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Old 11-29-2013, 12:55 PM   #1
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Another sub panel question


I searched a few pages and did not find the answer I was looking for so I will ask here. Our house is a 2 story house and we are currently gutting the 2nd story of the lath and plaster and instead of running my 12-2 down the exterior wall to the main box for each room I want to put a sub panel in one of the rooms on the 2nd story. So I just want to make sure I got it right I am going to use a 60 amp sub panel about 30 feet from the main so I would use 6-3 wire correct? Also just for the sake of asking and making sure I understand it right nothing in our house is 220 and there will never be anything 220 in the 2nd story so a 60 amp panel is 2 legs 60 amps each right? So I am good for 120 amp's at 120V since nothing is 220?

Also are you allowed to use a bigger panel then the breaker and wire rating? Like say I put a 100amp sub panel box can I still run say a double pole 50 or 60 breaker and 6-3 to feed it?

Last edited by Block666; 11-29-2013 at 01:01 PM.
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Old 11-29-2013, 01:13 PM   #2
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Your plan is solid.
Remember to get a ground bar and keep the neutrals and grounds separate.
Do not put the panel in a closet.

You can use any size panel from 60 amps up.
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Old 11-29-2013, 01:29 PM   #3
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The 2nd story has 3 bedrooms 1 bathroom and 1 living space guess call it a second living room. Sucks it cant go in the closet guess its going on the wall in the living room area. Would make it easier I have been running my new lines in 12-2 so I could wire the living room on 2 different breakers half room on 1 half on other. Can I do it on 2 different leads or do they require using a single 12-3? Why are you not supposed to mix the ground and the neutral btw? Some say its ok and some say it aint. Its like the closet I know the NEC says no but my dads house when we did it the inspector for the city did not care. Same for the ground and neutral they let us mix them on his.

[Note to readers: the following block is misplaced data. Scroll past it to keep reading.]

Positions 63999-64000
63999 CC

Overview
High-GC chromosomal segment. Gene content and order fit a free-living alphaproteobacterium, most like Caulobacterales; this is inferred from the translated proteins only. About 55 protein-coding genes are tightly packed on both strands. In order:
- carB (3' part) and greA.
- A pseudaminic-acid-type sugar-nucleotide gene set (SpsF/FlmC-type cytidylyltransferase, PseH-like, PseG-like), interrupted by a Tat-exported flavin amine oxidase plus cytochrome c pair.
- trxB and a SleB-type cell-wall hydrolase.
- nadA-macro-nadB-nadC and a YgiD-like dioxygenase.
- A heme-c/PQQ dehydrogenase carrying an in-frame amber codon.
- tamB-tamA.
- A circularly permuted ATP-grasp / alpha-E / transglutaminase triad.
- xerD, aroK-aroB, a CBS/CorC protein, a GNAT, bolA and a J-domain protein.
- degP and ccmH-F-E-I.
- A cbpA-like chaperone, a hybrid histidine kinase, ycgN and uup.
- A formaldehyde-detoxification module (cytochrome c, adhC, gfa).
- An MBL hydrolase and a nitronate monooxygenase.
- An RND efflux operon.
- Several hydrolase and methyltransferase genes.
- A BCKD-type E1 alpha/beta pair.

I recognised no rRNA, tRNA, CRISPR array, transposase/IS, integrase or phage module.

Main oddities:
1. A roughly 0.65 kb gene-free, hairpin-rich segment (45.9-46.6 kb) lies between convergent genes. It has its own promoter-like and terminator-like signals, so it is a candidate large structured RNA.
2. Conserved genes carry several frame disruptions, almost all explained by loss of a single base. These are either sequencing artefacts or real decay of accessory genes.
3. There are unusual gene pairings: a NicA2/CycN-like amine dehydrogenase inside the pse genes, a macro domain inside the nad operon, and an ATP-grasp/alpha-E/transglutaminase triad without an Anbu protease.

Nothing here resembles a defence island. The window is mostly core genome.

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Old 11-29-2013, 02:46 PM   #4
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You can use two different cables. No need for 12/3.
You can cover the panel with a picture etc. as long it can be removed for access when needed.

A sub panel has to have the ground and neutral kept separate. The reason is the ground is not supposed to carry any current except in a fault. If you bond the ground and neutral at the sub panel the ground and neutral wire between the sub and main panels will share the current.
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Old 11-29-2013, 02:53 PM   #5
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How about it being in a closet are there any exception's? I have a space off one of the rooms I was wanting to put it in its more of a access space because the slant of the roof its a space between the room walls and the roof so it not really a closet it wont be used for anything was just thinking if I could put it there I don't have to finish the wall such as drywall around the box or anything I could then leave it open for easy access
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Old 11-29-2013, 04:28 PM   #6
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The panel cannot be in an area near easily ignited materials like a clothes closet. You also need roughly a refrigerator sized work area around the panel to allow safe work space.
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Old 11-29-2013, 07:45 PM   #7
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If you call it a utility room and it doesn't have rod for clothes or shelves it might fly. It also must a working space about the size of a fridge in front of it.
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Old 11-29-2013, 09:19 PM   #8
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Quote:
Originally Posted by Jim Port View Post
The panel cannot be in an area near easily ignited materials like a clothes closet. You also need roughly a refrigerator sized work area around the panel to allow safe work space.
I've never understood the definition of easily ignited materials, why they so feel to include clothing is beyond me….
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